© Flickr user

Saturday, April 20, 2013

London's Tate Modern

The museum is imposing; a behemoth, like a whale brought in on the tide and beached on the riverbank. Approaching it on the Millennium Bridge from across the Thames, as we did, it looms larger and larger as we near. I am reminded of the Periclean plan for the Acropolis, with its forced perspective that increases the monumentality of the Parthenon. A former powerhouse, through sheer scale and austere symmetry it commands its riverside location with a massive form. Its single oversized chimney resembles a minaret. Though more fortress than temple, it is a layered symbol of the power of art.

First impressions are powerful. While subsequent experiences may rectify false notions created by them there is no doubt that first impressions have the potential to establish a lasting bias. Museums around the world, from Milwaukee to Bilbao, have created new architectural presences in order to cash in on this effect. Repurposing an old power station is perhaps a riskier if not bolder move than new construction. Its phenomenal collection is certainly a factor, but to the renowned Swiss architects Herzog & De Meuron, who oversaw the renovation, goes much of the credit for its success (its own website claims that Tate Modern is one of the top three tourist attractions in the UK.)

The Tate’s interior is as imposing as its exterior. The famous Turbine Hall, 115 ft. tall and 500 ft. long, dwarfs all human sense of scale. Strangely enough, I find in the spectacle of its architecture and its spaciousness a connection with the National Gallery, two art museums that could not be much more dissimilar in nearly every other aspect.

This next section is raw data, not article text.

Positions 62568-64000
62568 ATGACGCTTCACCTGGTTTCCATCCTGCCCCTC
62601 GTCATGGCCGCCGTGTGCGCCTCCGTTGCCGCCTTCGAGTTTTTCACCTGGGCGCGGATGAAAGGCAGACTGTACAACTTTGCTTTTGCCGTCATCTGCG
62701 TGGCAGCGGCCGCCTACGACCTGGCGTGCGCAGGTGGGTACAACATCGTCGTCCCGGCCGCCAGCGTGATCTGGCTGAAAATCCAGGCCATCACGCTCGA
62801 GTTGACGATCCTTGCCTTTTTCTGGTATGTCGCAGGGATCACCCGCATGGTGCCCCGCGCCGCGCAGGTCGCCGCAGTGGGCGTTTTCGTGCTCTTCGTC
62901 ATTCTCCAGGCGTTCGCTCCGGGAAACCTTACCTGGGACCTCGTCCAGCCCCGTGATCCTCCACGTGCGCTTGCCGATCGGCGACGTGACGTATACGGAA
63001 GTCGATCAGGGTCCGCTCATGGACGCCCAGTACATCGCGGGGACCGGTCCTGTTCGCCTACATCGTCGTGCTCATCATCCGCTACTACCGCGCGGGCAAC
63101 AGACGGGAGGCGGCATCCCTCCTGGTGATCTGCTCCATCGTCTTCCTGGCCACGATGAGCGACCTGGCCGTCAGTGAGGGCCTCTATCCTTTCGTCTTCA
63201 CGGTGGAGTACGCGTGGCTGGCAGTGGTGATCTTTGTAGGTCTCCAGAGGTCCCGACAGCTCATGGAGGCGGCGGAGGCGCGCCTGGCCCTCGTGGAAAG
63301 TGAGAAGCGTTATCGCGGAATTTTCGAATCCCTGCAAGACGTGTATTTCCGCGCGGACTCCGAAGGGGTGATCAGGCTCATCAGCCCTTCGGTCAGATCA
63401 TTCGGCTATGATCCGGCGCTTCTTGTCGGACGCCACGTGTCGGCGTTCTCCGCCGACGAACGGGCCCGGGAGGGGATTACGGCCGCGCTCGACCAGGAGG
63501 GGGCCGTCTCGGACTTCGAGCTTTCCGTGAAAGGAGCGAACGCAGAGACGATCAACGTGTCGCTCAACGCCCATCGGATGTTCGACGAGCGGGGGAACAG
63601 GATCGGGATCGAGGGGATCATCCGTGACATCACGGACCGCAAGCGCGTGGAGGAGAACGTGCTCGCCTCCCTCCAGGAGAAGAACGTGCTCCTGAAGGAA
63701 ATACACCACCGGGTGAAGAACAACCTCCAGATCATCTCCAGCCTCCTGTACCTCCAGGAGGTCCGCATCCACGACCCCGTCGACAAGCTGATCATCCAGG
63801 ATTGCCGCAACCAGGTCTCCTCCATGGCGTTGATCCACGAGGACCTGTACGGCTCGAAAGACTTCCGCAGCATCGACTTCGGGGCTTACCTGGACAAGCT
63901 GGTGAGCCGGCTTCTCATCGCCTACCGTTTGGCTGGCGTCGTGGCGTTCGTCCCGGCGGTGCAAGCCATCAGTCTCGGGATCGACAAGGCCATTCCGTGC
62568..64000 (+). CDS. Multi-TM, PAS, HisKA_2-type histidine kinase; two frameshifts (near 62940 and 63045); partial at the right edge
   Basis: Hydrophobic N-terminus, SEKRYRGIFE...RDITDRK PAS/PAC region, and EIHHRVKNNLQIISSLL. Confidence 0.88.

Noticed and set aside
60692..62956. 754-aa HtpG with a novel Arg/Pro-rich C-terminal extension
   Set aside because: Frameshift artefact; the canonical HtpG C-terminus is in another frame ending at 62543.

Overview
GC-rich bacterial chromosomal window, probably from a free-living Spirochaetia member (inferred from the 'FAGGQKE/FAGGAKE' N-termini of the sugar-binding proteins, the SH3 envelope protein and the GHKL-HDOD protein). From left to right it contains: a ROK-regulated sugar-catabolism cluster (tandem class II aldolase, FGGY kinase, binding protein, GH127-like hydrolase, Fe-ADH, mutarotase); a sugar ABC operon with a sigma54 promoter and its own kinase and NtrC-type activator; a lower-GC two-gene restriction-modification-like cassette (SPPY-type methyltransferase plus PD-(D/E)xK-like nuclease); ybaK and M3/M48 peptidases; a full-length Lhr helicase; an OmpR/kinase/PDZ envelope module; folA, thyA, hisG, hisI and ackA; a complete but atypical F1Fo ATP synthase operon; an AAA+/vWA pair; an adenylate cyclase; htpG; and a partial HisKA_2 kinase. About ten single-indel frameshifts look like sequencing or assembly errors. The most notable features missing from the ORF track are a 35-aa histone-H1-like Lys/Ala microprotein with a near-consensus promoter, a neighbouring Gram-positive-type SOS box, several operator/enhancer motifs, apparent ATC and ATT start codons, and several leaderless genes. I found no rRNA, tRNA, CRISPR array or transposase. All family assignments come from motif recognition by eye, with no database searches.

There is one artist, at least, who also forms a connection between the two collections. For the most part, the Tate Modern picks up where the National Gallery leaves off. But here too I am struck by an evocative painting by none other than JMW Turner. That his work graces both museums leaves little doubt of his preeminent role in the history of Modern Art. This is not news to me, but a text panel next to the painting adds a revelation. Mark Rothko, it seems, claims to have been inspired by Turner.

Rothko, in turn, is well represented here at the Tate. I found the room full of wall-sized Rothko paintings to be every bit as spiritually alive and perhaps more moving than the overtly intentional ones at the Rothko Chapel in Houston, TX. Mark Rothko, the wall panel goes one to say, donated these paintings to the Tate in homage to Turner. OK, I’m impressed.

Turner and Rothko are both long-time favorites of mine. There are plenty of others, too, and it is fun to run across them in this new context. (There are whole rooms devoted to Lewis Baltz and Manuel Alvarez Bravo!) What I really enjoy, though, is when a museum enables the discovery of unfamiliar artists. The Tate provides such discoveries in spades.

British sculptor Cathy de Monchaux is represented by a small piece entitled Erase. With obvious reference to both male and female genetalia, a long steel bolt is enveloped in a red velvet-lined denim pouch studded with rivets and held together with a fly-like zipper. Erase is included in an extensive and excellent exhibit called “Poetry and Dream” that intends to “show how contemporary art grows from, reconnects with, and can provide fresh insights into the art of the past.” Monchaux, a contemporary artist, is shown in a context of surrealists. This is just one of several such unexpected juxtapositions that I find refreshing.